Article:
EDGE про Skyrim

Несколько цитат из превью Skyrim в последнем выпуске EDGE:

Procedural generation was a big thing in 2004 and 2005 — game director Todd Howard says — Now none of landscape is procedural. It’s all created by our artists.


We equip a shield in our left hand and an axe in our right, dodging around the stones to bury our blade in the necromancer directly. It takes only a few swipes – single taps deliver quick blows while holding the trigger unleashes a power attack – but combat clearly delivers a terrific sense of contact.


It’s made all the more deadly when we level up, a process more intuitive and rewarding than before. Now you choose to boost one of three stats per level gained – stamina, health or magicka – and the effect trickles down into your skills. Each skill is represented by a constellation of perks, which you can then unlock: instead of levels conceding a change in some unseen spreadsheet, the perks commute tangible, awesome advancement. One perk unlocks the ability to sprint with shield raised, ploughing enemies aside. Another increases the power of a stealth dagger attack by so many multiples of its normal damage that you can effectively turn the game into Splinter Cell, sneaking among the shadows to slit throats in a single interaction.

“Pickpocketing’s another one,” Howard says. “At the highest level, you can pickpocket even the stuff people are wearing. There’s another where you can decapitate people. It’s not super-gory, but it’s a surprise when you get it and heads start flying off.”

There are some 200 possible perks in the game, but very few players will even make it into the 70s (though the player is inherently more versatile than before, thanks to the acquisition of magical abilities known as Shouts in the central quest). The perks encourage extremely individualised play.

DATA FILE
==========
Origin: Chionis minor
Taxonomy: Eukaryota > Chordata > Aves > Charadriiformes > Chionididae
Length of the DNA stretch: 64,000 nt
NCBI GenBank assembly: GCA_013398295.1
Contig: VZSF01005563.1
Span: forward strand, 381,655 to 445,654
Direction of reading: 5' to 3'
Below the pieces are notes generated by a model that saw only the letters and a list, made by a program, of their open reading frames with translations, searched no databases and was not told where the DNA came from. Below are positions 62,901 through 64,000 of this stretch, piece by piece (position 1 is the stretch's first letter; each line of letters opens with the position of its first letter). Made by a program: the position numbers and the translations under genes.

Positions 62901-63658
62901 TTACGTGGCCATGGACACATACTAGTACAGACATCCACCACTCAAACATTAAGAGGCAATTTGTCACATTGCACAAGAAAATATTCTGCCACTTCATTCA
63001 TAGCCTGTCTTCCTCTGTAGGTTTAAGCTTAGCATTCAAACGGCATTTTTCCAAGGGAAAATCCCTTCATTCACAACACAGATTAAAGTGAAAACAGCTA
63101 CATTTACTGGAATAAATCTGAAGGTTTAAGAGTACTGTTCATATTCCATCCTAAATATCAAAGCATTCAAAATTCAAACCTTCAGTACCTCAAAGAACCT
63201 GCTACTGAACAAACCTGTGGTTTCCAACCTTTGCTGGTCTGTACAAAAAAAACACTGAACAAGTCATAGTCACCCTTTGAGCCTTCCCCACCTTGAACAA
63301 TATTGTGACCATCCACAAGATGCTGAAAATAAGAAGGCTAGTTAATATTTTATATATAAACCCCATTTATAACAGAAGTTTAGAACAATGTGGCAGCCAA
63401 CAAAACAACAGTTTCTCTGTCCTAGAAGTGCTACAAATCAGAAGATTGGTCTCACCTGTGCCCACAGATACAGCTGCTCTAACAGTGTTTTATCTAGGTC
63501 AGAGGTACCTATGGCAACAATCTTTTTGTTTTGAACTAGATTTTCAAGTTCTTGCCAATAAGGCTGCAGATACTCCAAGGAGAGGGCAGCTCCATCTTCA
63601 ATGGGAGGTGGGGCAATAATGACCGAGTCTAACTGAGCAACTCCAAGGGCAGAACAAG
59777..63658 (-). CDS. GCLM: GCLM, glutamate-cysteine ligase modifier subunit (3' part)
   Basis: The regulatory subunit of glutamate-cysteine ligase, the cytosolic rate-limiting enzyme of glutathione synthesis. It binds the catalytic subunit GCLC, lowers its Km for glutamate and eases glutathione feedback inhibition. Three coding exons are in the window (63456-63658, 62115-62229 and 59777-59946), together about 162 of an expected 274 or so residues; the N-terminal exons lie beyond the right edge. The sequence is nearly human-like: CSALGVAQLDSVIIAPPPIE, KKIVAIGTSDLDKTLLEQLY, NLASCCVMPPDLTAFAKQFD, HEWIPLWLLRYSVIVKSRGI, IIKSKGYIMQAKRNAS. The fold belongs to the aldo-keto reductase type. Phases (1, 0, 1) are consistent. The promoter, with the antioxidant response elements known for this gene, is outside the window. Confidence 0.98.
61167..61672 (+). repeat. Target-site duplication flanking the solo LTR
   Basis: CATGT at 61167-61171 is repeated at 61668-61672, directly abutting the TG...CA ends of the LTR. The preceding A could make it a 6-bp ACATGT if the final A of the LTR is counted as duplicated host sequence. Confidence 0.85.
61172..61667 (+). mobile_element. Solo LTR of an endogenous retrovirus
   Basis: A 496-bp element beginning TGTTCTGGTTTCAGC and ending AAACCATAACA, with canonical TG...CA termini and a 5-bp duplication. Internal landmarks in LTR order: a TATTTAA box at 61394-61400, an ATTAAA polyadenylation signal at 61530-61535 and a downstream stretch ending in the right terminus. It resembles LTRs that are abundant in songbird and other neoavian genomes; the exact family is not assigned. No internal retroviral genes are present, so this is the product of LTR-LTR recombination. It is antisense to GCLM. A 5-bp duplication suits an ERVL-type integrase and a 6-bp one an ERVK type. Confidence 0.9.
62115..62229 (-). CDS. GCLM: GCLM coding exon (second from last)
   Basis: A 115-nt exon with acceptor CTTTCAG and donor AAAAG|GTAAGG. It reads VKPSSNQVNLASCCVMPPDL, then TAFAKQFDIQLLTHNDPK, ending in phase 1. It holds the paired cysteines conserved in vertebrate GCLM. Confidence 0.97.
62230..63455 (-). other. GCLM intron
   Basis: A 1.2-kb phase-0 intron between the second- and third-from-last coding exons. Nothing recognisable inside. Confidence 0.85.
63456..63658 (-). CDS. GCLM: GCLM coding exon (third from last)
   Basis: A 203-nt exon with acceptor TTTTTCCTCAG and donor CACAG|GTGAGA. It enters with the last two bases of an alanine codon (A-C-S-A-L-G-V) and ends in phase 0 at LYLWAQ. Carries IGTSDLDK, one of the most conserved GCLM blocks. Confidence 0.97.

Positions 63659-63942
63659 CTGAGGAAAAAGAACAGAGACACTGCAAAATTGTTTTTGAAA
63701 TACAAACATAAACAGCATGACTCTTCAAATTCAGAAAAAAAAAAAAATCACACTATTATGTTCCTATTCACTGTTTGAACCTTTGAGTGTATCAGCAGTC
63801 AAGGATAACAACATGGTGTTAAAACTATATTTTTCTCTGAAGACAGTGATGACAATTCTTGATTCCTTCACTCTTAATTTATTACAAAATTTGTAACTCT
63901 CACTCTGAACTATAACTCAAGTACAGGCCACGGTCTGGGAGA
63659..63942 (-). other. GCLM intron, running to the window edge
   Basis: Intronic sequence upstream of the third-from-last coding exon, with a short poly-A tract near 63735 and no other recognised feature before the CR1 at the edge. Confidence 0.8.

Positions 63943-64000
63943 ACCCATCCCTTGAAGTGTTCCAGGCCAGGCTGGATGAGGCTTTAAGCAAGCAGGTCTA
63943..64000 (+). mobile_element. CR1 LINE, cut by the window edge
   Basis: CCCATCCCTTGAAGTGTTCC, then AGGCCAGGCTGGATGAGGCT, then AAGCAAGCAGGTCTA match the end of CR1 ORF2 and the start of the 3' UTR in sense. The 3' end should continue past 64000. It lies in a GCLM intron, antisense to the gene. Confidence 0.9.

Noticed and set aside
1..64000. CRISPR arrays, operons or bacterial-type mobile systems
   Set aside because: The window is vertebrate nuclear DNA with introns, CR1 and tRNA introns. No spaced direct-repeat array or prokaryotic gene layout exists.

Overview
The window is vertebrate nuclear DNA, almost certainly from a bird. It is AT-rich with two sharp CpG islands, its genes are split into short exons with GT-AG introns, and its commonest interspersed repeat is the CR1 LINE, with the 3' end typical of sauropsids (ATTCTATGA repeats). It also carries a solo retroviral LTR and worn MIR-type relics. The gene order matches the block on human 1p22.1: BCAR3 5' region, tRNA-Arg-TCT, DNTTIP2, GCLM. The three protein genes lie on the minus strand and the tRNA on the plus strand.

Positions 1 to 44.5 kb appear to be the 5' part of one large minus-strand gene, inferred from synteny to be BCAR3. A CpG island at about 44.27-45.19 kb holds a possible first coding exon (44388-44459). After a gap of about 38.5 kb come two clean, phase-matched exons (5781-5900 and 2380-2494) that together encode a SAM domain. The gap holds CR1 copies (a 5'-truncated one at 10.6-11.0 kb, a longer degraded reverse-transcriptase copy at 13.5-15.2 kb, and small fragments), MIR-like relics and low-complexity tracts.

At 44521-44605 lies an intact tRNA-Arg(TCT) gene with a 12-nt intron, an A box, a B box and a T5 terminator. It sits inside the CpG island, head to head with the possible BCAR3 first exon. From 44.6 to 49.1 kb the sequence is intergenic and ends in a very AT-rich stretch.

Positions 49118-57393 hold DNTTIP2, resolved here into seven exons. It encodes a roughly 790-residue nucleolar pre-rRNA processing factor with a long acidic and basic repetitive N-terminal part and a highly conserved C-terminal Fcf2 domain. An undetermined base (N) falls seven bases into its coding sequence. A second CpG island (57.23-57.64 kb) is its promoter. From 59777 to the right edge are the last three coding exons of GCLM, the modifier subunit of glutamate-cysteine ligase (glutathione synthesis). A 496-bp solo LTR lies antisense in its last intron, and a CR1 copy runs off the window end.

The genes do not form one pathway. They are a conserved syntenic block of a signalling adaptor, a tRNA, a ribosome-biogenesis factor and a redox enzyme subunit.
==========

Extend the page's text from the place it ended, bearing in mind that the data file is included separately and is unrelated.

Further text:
Levelling now has real impetus through the juicy reward of perks; melee combat has become more potent and tactical; the world feels more alive and dramatic, thanks to its careful craft and the AI ecology which populates it. But step off the main quest-line’s more cautious, more spectacular scripting, and it’s clear that this is also a game of systems whose emergence does not always cohere with the narrative’s tone. Skyrim is still a place where characters talk over each other in a babble of contradictory barks; it’s a place in which mounting a horse you stole hours before prompts lethal fury in people you’ve never previously met; it’s a place where allies, once gouged by a giant swinging axe-trap, might mutter suspiciously, “Hmm – this looks like trouble.” It’s still a place, then, where the uncanny often prevails – and yet it’s that entertaining breakdown between mechanism and fiction which remains such a curiosity and a delight.


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